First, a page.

Even if they do conclusively find genetic differences, it is not appropriate to refer to these differences as “aberrations” and “disruptions.”
It doesn’t seem completely out of left field to imagine that there may be differences within the human genome and that particular populations may show a uniform or patterned variance from the statistical norm. We are a diverse species.
It seems obvious to me, based on my own experience and other anecdotal first person accounts, that some people have distinct sensitivities and proclivities. Additionally, it is not uncommon for people with the “disorders” identified in this article to be noted as having atypical intelligence or skill in a number of different areas.
Does it not occur to these researchers that perhaps the definition of these differences as a disease is distorting the nature of our understanding of the human species? They fail to recognize the effects of contextual conflicts and the trauma of being misunderstood in contributing to the manifestation of difference among people with distinct ways of experiencing the world. Being expected to process and experience the world in a way that is contrary to and unaccommodating of one’s personal neurological tendencies and proclivities may be what causes the “disruption” to become disruptive?
Has it not occurred to them that perhaps these differences may exist for a reason? Maybe it makes sense, from an evolutionary perspective, that we are not able to uniformly withstand the conventions imposed upon us by the recent cultures and economies that have taken it upon themselves to define normative function in such a way as to ensure that action, identity and interests are in compliance with industry.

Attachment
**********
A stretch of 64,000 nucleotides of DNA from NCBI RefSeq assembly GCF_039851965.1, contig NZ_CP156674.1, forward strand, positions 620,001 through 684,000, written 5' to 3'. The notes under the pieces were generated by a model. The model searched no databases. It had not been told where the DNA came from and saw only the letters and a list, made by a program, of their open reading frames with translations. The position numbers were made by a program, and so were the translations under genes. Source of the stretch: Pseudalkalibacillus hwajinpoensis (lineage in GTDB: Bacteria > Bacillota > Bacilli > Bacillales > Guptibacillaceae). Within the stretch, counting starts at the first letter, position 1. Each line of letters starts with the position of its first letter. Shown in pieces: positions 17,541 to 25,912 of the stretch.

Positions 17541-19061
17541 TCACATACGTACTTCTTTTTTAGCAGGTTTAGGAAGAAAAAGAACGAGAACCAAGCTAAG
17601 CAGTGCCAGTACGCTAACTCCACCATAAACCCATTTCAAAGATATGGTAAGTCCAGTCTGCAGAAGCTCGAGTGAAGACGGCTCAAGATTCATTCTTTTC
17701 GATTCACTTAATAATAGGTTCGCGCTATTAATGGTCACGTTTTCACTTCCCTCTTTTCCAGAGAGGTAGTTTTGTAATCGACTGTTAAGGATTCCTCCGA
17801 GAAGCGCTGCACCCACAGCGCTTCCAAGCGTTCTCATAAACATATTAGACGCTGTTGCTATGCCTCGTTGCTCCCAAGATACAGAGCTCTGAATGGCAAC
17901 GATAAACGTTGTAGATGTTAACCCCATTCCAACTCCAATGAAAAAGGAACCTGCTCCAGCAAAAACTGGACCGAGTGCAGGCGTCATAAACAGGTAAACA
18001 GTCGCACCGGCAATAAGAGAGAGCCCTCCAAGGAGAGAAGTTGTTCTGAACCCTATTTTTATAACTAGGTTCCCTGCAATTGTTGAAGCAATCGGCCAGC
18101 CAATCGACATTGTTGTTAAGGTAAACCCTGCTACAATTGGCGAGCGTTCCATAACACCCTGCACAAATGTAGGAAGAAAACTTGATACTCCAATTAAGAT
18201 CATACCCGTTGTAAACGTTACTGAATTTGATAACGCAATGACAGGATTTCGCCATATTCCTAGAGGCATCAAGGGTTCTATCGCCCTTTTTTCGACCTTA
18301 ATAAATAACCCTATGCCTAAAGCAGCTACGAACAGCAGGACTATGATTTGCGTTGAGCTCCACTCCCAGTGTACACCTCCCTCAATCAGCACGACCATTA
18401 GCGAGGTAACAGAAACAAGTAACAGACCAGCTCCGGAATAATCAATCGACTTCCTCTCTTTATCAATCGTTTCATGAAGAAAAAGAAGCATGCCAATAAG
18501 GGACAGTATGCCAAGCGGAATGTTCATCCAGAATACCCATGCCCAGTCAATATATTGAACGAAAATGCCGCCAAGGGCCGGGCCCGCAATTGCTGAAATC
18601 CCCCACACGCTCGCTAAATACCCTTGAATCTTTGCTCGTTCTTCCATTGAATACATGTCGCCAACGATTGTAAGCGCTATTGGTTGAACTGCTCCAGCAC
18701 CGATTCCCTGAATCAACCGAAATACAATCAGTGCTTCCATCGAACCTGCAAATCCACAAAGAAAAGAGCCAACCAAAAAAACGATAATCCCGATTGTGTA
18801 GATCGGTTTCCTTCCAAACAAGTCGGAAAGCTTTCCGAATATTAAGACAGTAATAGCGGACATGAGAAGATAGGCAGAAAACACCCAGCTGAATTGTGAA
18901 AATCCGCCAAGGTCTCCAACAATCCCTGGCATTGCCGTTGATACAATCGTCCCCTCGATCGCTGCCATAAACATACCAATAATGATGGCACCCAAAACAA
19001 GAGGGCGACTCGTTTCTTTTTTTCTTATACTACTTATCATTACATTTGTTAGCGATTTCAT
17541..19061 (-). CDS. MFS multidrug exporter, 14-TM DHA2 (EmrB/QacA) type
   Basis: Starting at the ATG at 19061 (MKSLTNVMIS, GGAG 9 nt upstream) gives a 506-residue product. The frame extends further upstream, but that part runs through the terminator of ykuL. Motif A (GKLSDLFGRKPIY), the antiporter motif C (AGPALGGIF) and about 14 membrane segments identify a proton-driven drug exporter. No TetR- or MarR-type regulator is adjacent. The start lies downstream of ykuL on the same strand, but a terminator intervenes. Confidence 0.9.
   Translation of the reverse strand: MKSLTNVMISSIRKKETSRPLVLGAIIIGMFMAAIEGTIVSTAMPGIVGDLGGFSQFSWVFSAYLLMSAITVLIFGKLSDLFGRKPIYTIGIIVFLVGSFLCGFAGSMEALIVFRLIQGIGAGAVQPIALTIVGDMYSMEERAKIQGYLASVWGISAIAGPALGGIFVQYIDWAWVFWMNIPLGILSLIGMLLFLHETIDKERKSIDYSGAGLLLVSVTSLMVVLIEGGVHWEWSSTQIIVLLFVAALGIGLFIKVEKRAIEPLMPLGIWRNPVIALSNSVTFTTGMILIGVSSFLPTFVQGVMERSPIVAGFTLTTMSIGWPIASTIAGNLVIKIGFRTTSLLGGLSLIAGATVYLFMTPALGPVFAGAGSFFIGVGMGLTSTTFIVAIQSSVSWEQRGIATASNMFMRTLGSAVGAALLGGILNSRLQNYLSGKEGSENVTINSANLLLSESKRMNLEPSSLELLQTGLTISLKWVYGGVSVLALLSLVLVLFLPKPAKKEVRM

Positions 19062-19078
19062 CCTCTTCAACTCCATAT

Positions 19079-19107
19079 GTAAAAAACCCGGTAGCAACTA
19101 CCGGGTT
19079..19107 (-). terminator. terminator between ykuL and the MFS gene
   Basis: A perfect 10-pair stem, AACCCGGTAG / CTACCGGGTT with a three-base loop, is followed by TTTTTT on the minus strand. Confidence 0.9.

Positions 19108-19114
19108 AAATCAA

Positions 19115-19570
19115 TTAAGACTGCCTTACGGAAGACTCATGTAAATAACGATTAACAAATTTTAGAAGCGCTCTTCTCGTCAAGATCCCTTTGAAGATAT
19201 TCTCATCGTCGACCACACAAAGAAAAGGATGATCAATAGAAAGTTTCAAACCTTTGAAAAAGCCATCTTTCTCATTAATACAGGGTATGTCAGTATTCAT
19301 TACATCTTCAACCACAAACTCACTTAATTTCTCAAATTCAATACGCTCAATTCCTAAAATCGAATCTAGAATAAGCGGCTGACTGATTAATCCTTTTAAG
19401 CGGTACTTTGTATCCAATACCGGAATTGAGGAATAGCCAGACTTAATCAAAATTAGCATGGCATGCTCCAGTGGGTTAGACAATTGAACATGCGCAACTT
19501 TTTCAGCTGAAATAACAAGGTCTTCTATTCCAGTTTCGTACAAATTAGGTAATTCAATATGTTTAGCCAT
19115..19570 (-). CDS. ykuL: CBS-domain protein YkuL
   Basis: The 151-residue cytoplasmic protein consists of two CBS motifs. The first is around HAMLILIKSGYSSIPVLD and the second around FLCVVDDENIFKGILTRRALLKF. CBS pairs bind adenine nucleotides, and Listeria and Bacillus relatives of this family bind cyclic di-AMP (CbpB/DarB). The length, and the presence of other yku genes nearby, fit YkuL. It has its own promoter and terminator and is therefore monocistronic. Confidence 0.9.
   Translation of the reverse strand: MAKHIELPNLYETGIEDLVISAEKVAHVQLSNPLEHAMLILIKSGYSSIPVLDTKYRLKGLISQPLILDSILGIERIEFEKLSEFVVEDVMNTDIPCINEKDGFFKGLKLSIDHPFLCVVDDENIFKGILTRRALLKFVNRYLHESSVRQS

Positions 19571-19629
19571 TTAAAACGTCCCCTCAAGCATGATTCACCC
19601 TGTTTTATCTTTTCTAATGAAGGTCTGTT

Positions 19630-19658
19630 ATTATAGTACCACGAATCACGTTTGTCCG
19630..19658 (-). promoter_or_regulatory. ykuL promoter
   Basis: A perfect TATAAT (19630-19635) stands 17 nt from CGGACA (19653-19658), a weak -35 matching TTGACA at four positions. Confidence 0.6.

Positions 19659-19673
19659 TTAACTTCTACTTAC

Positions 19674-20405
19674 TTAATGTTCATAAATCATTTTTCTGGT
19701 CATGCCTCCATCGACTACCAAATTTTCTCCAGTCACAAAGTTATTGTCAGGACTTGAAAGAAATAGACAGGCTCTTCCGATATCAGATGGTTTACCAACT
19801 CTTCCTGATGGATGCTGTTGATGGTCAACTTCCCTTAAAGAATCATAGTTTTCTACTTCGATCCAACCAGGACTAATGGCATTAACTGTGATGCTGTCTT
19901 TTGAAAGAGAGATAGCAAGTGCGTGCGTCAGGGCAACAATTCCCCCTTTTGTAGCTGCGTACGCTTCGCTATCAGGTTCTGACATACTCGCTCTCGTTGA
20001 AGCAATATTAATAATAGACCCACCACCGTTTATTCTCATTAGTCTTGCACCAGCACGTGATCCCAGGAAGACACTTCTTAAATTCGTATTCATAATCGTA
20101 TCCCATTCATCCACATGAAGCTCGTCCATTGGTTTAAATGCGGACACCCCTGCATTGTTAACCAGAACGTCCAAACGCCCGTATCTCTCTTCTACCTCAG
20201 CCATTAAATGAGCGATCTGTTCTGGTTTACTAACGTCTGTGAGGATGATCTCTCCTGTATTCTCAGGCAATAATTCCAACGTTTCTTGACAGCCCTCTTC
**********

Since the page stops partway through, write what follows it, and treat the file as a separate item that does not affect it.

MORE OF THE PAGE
If they do make headway with this notion of calcium channels, which exist as part of the human species as a result of our connection to the ocean, the earth, and the stars themselves, perhaps they will recognize that many nutritional and environmental factors, which relate to our levels and metabolism of stress hormones, affect the function of minerals, salts, and electrical activity in our brains.
So, even if they do go there, and even if they can name the gene that causes me feel the earth deeply and the one that leads me to think about things as expansive constructions…well, difference is not disease and being lied to about how one’s brain works and what that might mean never helped anybody.
Sci-Fi Consideration: Given the virtually endless replication and regeneration of our cells and bodily components, is it not possible that our DNA and its sequencing may shift and evolve over the course of our lifetimes?